Trump PAC Twists Obama’s Words To Pander To Black Georgia Voters

by
A pro-Trump super PAC took former President Barack Obama’s words completely out of context for an advertisement geared toward black Democrats.

Karen Handel and Jon Ossoff face each other during Georgia's special election debate

Conservatives are stooping incredibly low in a last-ditch effort to ensure that their candidate wins Georgia’s 6th Congressional District’s special election.

Democrat Jon Ossoff and Republican Karen Handel are going toe-to-toe for the spot that was left vacant by Tom Price when President Donald Trump appointed him secretary of Health and Human Services.

In an attempt to pull Handel ahead, Pro-Trump super PAC Great America Alliance is trying to sway black Georgia voters away from the Democratic Party by twisting the words of former President Barack Obama, The Washington Post reports.

In Obama’s 1995 memoir, “Dreams From My Father,” he describes a conversation he had with a Chicago barber named Smitty back in the 1980s.

While cutting his hair, Smitty spoke to Obama about racial and political tension in Chicago prior to the election of the city’s first black mayor Harold Washington. He explained that before Washington, black people felt neglected by the Democratic Party.

In the audio version of the memoir, Obama directly quotes Smitty in his own voice. Great America Alliance has now taken that audio, cut out all the references to Washington, and used what was left to mislead voters into thinking Smitty’s words actually belong to Obama, giving the illusion that they apply to this particular election.

The ad begins with an introduction from conservative political activist Autry Pruitt, who is black and moonlights as a Trump surrogate. His portion of the ad argues that Democrats take black votes for granted.

“Hi, my name is Autry Pruitt, a fellow black American working hard every day, just like you,” Pruitt says. “It may seem out of season, but all of a sudden, Democratic politicians have started coming around again. We normally only see them every other November, swarming around and making promises to get our vote. But nothing ever changes for us, does it? Here’s what President Barack Obama had to say about it.”

Pruitt then segues into Obama’s passage:

“Plantation politics. Black people in the worst jobs. The worst housing. Police brutality rampant,” Obama is heard saying. “But when the so-called black committeemen came around election time, we’d all line up and vote the straight Democratic ticket. Sell our souls for a Christmas turkey.”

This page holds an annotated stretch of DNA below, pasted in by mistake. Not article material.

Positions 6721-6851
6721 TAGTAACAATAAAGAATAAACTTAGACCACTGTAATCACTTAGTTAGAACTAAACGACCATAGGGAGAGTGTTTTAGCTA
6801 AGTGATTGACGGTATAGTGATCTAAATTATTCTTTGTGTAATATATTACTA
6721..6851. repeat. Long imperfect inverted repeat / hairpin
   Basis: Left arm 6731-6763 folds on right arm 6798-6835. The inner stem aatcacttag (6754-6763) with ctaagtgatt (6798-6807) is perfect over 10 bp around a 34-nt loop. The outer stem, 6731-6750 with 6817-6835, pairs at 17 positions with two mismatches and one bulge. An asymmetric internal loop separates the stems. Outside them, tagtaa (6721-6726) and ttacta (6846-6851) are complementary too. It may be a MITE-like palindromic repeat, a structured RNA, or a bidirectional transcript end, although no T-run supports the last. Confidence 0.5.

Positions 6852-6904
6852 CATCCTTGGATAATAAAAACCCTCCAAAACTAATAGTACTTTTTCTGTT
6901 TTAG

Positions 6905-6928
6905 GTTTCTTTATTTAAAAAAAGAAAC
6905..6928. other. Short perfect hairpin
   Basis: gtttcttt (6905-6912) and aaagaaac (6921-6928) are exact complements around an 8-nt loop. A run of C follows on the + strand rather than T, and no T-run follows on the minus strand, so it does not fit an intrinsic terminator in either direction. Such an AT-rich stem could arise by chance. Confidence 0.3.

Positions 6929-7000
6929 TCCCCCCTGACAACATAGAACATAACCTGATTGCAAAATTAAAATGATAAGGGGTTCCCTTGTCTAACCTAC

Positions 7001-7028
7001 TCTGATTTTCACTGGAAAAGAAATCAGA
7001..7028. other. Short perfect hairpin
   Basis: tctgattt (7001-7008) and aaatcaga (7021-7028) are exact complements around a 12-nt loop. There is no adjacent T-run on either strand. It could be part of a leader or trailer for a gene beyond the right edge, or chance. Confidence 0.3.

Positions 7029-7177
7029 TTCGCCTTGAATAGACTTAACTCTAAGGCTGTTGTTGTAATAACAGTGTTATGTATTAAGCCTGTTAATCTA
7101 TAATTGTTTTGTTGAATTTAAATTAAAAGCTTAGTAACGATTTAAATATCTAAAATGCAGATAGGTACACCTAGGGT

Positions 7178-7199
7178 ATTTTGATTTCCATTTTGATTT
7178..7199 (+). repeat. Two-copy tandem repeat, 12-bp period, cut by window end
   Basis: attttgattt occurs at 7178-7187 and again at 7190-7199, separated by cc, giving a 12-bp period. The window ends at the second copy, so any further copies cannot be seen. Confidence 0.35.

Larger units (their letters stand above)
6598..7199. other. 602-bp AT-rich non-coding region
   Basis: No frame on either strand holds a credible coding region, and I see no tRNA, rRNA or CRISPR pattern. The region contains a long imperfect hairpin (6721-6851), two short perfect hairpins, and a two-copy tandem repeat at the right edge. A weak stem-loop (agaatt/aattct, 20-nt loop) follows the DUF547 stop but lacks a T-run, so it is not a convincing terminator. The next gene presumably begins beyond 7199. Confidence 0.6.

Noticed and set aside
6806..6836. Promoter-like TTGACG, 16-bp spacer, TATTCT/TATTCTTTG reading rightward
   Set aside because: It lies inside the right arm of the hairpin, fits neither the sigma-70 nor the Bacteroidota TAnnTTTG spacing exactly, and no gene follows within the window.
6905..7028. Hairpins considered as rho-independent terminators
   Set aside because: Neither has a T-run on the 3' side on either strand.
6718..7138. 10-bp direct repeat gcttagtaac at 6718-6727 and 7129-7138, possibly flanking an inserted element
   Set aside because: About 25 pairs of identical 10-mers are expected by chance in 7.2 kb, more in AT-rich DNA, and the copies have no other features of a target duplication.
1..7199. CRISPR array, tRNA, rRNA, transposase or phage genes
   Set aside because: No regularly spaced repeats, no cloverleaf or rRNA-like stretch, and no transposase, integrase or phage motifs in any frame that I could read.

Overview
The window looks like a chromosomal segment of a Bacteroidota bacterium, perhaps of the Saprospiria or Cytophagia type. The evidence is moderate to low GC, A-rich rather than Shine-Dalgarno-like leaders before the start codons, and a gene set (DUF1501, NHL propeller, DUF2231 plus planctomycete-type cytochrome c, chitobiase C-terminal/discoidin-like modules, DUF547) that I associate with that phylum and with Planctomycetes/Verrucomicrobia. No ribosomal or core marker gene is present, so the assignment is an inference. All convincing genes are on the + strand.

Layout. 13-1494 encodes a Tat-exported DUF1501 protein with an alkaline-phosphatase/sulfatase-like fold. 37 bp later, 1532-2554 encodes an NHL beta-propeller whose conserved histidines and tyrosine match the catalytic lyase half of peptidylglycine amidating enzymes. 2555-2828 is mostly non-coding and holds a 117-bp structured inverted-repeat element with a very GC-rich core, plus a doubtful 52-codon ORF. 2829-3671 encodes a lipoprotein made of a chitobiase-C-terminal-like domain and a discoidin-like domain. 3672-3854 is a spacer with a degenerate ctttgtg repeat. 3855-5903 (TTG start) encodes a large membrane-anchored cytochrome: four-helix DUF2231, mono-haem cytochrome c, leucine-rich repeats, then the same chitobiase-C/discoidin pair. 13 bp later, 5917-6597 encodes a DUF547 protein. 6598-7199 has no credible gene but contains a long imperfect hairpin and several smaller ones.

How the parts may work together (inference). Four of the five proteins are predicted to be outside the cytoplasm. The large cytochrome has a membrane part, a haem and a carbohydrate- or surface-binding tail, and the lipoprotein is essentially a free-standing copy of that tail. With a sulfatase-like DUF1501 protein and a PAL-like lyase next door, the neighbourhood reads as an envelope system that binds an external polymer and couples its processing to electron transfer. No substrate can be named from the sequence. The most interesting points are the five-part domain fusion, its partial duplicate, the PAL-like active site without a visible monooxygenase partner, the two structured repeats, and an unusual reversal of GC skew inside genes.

After the snippet from Obama plays, Pruitt then tells listeners not to “sell out for another Christmas turkey.”

However, the excerpt — when read in its entirety — paints an entirely different picture.

“Had to be here before Harold to understand what he means to this city,” Smitty said. “Before Harold, seemed like we’d always be second-class citizens.”

“Plantation politics,” the man with the newspaper said.

“That’s just what it was, too,” Smitty said. “A plantation. Black people in the worst jobs. The worst housing. Police brutality rampant. But when the so-called black committeemen came around election time, we’d all line up and vote the straight Democratic ticket. Sell our souls for a Christmas turkey. White folks spitting in our faces, and we’d reward ‘em with the vote.”

Politifact, a fact-checking resource run by the Tampa Bay Times, rightfully rated the misleading ad as “Pants of Fire.”

However, Pruitt spoke out to defend the PAC’s use of Obama’s words.

“The clip of President Obama was absolutely in context on this issue and helps make our point in the ad, which is why we used it,” Pruitt reportedly told PolitiFact.

Despite Pruitt’s attempt to defend the ad, Great America Alliance’s own co-chair, Eric Beach, used language that implies the spot was framed artistically rather than accurately.

According to CNN, Beach said the ad was an “outside the box” way to show “creatively” the history of Democrats’ treatment of black voters.

Using those phrases to sugarcoat the PAC's deception is almost as bad as Kellyanne Conway’s infamous “alternative facts.”

As senior adviser to Obama, Eric Schultz, aptly put it:

“Deceptively using President Obama’s voice to suggest people sit out of the democratic process is a form of voter suppression and it not only signals weakness, it runs counter to our American values.”

Sneaky falsehoods and fabrications of this nature are the very tactics that got Trump elected. As his presidency — thus far — is proving to be a total disaster, it won’t be so easy to keep pulling the wool over America’s eyes.

As the old saying goes, “Fool me once, shame on you; fool me twice, shame on me.” 

Carbonated.TV
View Comments

Recommended For You